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  1. Mark Starik (2013). Connecting and Advancing the Social Innovations of Business Sustainability Models. Proceedings of the International Association for Business and Society 24:132-142.
    Numerous business research models or frameworks have been developed to explain, predict, and prescribe the decisions and actions behind changing organizational behaviors to advance sustainability, including sustainability issues related to businesses. The objective of this paper is to recognize that the integration of business sustainability models for the purpose of highlighting the need and prescriptions for more urgent and effective socio-economic and environmental crises resolution is a social innovation that can be encouraged both within and outside of business academics. The (...)
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  2. Anne T. Lawrence, Gordon Rands & Mark Starik (2009). Corporate Social Responsibility, Citizenship, and Sustainability Officers In Fortune 250 Firms. Proceedings of the International Association for Business and Society 20:68-76.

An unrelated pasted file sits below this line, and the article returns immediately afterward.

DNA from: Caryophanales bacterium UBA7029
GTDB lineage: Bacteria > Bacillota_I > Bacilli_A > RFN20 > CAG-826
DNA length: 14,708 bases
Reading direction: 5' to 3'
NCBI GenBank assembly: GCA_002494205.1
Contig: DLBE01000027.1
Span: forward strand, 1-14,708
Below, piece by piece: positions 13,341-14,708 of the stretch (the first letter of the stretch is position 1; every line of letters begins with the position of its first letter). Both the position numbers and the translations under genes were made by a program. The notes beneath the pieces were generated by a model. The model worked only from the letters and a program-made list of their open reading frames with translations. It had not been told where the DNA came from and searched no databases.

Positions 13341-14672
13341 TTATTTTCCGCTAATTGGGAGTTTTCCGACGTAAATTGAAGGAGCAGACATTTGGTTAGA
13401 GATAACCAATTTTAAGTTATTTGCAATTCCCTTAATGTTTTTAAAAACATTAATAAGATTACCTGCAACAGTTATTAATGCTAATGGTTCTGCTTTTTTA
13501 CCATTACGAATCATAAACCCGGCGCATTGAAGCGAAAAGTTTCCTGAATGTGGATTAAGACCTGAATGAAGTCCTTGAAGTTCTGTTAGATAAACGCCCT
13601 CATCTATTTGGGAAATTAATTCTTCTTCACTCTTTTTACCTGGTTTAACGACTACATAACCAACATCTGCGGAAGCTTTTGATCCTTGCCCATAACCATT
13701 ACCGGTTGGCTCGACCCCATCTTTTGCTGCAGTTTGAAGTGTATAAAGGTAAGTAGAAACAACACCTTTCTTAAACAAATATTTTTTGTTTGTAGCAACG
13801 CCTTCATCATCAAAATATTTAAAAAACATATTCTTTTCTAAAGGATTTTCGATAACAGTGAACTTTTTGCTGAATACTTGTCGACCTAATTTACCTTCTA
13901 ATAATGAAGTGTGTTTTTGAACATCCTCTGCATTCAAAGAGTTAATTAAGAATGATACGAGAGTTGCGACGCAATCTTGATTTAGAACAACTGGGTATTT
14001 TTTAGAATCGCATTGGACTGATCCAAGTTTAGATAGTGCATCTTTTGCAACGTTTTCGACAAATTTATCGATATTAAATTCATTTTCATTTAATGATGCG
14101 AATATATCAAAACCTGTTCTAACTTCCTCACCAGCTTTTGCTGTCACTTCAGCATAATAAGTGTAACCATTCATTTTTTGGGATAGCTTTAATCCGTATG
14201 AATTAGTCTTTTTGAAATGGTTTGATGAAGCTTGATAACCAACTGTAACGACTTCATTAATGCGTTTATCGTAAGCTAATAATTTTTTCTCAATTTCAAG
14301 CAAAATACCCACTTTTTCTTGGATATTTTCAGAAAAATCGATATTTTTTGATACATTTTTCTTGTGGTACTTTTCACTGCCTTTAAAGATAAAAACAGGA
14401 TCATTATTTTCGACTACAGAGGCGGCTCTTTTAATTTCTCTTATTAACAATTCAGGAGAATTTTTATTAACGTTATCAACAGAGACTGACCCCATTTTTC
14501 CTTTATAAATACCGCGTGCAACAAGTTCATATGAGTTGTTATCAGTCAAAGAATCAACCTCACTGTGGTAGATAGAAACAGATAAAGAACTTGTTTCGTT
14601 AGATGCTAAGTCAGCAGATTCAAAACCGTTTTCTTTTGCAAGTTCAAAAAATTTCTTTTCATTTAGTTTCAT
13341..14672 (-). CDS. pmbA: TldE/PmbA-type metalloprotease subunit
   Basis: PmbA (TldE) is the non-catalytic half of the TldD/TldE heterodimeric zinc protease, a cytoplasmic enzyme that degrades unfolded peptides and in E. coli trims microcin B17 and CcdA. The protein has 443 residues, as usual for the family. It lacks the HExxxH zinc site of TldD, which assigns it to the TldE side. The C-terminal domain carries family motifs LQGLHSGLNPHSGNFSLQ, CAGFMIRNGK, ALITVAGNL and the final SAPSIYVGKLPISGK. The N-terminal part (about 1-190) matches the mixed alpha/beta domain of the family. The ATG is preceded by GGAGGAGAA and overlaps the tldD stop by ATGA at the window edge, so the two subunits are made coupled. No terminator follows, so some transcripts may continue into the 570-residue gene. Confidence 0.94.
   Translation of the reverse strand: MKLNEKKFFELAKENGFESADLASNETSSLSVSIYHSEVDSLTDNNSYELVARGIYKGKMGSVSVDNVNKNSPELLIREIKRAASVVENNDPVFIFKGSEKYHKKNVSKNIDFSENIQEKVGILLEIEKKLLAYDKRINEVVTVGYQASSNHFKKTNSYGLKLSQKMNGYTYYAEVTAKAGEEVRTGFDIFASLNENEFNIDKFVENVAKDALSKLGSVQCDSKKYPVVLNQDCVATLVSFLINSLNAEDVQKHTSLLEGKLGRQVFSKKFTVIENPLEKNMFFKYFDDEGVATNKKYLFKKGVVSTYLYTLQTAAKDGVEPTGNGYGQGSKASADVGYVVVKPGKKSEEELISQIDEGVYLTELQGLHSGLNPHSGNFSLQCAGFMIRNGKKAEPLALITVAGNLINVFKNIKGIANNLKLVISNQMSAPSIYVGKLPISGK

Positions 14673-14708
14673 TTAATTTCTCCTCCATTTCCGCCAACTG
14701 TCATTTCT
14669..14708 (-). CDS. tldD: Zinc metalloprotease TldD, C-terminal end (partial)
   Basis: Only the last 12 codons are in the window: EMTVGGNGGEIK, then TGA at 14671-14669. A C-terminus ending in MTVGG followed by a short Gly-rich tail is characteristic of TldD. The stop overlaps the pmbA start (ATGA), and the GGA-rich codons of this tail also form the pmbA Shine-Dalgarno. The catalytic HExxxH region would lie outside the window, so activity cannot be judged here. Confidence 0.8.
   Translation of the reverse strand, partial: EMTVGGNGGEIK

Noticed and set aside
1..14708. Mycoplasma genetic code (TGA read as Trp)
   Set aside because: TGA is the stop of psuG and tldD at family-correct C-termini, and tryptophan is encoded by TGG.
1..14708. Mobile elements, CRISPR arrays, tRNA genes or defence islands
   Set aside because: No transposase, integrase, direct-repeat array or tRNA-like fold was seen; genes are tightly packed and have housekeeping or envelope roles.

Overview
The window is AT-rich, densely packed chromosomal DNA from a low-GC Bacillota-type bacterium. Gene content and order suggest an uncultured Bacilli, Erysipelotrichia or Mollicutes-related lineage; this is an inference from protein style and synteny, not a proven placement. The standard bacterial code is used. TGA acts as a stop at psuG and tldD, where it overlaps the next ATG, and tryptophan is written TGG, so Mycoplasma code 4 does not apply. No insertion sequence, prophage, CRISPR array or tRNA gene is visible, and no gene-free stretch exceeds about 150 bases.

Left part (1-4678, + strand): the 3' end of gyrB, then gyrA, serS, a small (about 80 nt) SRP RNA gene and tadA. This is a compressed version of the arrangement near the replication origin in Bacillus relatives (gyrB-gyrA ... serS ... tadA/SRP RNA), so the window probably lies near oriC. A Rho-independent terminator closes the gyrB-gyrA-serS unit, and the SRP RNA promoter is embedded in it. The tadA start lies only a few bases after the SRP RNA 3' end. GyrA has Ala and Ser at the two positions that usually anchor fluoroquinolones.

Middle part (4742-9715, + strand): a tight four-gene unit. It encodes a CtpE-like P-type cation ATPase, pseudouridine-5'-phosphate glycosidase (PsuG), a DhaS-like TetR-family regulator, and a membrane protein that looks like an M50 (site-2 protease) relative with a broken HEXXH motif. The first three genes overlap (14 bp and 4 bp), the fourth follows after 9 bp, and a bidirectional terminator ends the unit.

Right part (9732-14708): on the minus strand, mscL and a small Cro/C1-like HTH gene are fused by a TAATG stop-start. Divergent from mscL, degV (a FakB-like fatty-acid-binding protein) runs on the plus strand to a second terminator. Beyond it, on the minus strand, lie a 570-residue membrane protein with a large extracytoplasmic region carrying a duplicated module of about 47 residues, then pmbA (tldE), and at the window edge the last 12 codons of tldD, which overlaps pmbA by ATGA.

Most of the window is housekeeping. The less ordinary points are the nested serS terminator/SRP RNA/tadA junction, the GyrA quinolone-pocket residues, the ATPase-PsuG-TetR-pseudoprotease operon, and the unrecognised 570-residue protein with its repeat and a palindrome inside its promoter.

This paper summarizes a discussion session investigating the corporate representatives behind corporate citizenship and sustainability initiatives.
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  3. Cathy Driscoll & Mark Starik (2004). The Primordial Stakeholder: Advancing the Conceptual Consideration of Stakeholder Status for the Natural Environment. [REVIEW] Journal of Business Ethics 49 (1):55-73.
    This article furthers the argument for a stakeholder theory that integrates into managerial decision-making the relationship between business organizations and the natural environment. The authors review the literature on stakeholder theory and the debate over whom or what should count as a stakeholder. The authors also critique and expand the stakeholder identification and salience model developed by Mitchell and Wood (1997) by reconceptualizing the stakeholder attributes of power, legitimacy, and urgency, as well as by developing a fourth stakeholder attribute: proximity. (...)
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  4. Mark Starik (1995). Should Trees Have Managerial Standing? Toward Stakeholder Status for Non-Human Nature. Journal of Business Ethics 14 (3):207 - 217.
    Most definitions of the concept of stakeholder include only human entities. This paper advances the argument that the non-human natural environment can be integrated into the stakeholder management concept. This argument includes the observations that the natural environment is finally becoming recognized as a vital component of the business environment, that the stakeholder concept is more than a human political/economic one, and that non-human nature currently is not adequately represented by other stakeholder groups. In addition, this paper asserts that any (...)
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